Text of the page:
Dispensing fees could lead to the closure of pharmacies
Pharmacies could face closure because of dispensing regulations coming into effect in January, say United South African Pharmacies (USAP).
Speaking at a meeting held in Johannesburg earlier this week, USAP chairman Julian Solomon said the new regulations would lead to many pharmacies having to close down.
Management Healthcare System director David Boyce said the Department of Health's Pricing Committee did not take inflation into account.
He said the implementation of the regulations would lead to pharmacies not being able to cover their expenses.
Under the tariffs announced on October 31, the dispensing fee for medicines with a single exit price (SEP) of R75 would be R4 plus 33 percent of the SEP, while 64 percent of medicines fell under this bracket, Boyce said. The fee on medicines costing between R75 and R250 would be R25 plus 6 percent; between R250 and R1000, R33 plus 3 percent; and R1000 and more, R50 plus 1,5percent of the SEP.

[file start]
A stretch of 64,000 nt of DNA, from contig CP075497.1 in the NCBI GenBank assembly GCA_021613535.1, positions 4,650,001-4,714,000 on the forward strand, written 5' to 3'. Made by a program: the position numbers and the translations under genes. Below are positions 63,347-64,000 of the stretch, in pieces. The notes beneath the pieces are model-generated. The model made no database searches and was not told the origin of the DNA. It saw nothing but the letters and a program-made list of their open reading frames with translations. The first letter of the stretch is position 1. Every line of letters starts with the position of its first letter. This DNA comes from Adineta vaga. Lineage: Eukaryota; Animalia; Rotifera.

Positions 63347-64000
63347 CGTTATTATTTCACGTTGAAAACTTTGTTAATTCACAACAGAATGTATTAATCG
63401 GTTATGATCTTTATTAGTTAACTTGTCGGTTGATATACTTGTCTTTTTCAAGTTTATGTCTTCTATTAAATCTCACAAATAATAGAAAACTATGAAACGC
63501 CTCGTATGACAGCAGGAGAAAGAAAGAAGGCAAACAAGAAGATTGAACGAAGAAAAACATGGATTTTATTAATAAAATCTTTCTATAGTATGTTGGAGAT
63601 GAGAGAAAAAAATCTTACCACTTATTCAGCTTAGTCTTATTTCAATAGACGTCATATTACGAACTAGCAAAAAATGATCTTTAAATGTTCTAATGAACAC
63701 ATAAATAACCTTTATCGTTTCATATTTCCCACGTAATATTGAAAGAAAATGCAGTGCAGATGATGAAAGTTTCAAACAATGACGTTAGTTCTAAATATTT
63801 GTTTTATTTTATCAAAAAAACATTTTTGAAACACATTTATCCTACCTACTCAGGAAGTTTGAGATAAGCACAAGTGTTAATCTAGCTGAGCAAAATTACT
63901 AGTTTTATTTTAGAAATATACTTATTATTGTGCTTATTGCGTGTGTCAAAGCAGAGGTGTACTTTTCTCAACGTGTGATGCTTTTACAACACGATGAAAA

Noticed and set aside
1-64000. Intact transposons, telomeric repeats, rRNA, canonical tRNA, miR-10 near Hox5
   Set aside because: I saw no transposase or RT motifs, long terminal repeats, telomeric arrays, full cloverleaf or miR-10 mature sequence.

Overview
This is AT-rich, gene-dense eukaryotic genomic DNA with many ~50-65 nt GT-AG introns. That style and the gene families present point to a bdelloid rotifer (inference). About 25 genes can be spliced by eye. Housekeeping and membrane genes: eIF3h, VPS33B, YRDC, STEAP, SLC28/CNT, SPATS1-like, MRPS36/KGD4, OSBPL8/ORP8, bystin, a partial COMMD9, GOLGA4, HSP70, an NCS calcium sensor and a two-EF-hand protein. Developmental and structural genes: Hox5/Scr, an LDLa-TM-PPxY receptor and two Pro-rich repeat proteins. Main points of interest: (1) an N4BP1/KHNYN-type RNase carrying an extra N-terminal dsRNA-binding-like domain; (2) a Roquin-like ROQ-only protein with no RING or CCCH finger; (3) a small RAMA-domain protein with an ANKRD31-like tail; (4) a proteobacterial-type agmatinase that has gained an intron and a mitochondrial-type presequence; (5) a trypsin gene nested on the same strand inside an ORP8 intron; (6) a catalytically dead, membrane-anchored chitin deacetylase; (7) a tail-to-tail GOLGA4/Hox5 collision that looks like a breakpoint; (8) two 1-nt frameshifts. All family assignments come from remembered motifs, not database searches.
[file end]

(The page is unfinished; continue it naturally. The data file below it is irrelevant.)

Boyce said that of 2467 pharmacies polled, 63 percent of them would fail, 22percent were "likely to survive", and 15 percent were at risk of failing.
"A casualty rate whereby operating expenses exceeded operational income would occur," Boyce said.
According to Ivan Kotze, executive director of the Pharmaceutical Society of South Africa, a letter to the Health Department had been written to "defer" the implementation of the regulations.
Solomon added that at least six towns were without pharmaceutical services, and that affordability and availability of medication was important. - With Sapa